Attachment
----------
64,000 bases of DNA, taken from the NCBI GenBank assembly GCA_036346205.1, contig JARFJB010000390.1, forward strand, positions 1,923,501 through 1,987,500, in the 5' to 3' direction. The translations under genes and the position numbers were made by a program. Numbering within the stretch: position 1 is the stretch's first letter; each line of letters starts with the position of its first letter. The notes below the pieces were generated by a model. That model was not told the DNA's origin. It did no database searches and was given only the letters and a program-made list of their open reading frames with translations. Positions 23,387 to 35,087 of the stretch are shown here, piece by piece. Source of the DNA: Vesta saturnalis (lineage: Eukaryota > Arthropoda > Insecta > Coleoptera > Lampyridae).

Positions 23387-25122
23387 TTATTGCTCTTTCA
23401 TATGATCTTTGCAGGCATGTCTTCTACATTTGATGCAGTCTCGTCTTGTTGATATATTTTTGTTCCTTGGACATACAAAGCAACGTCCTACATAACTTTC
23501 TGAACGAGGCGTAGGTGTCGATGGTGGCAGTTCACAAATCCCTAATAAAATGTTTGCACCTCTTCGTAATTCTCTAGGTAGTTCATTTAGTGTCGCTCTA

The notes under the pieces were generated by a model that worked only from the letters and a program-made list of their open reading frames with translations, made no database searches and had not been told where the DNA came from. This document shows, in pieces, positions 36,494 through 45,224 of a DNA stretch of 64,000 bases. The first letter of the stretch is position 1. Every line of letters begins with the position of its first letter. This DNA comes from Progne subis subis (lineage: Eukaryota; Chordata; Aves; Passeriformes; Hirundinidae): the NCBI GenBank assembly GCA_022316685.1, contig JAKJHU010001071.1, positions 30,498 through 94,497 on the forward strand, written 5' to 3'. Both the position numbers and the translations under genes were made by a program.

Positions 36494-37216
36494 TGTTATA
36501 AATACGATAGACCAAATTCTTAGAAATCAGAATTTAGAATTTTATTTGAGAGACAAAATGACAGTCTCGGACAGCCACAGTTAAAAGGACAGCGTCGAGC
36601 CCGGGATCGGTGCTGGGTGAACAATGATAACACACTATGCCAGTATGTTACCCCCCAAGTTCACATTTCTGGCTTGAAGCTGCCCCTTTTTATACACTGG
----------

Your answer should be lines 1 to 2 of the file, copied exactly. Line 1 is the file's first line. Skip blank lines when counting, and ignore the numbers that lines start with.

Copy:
64,000 bases of DNA, taken from the NCBI GenBank assembly GCA_036346205.1, contig JARFJB010000390.1, forward strand, positions 1,923,501 through 1,987,500, in the 5' to 3' direction. The translations under genes and the position numbers were made by a program. Numbering within the stretch: position 1 is the stretch's first letter; each line of letters starts with the position of its first letter. The notes below the pieces were generated by a model. That model was not told the DNA's origin. It did no database searches and was given only the letters and a program-made list of their open reading frames with translations. Positions 23,387 to 35,087 of the stretch are shown here, piece by piece. Source of the DNA: Vesta saturnalis (lineage: Eukaryota > Arthropoda > Insecta > Coleoptera > Lampyridae).

Positions 23387-25122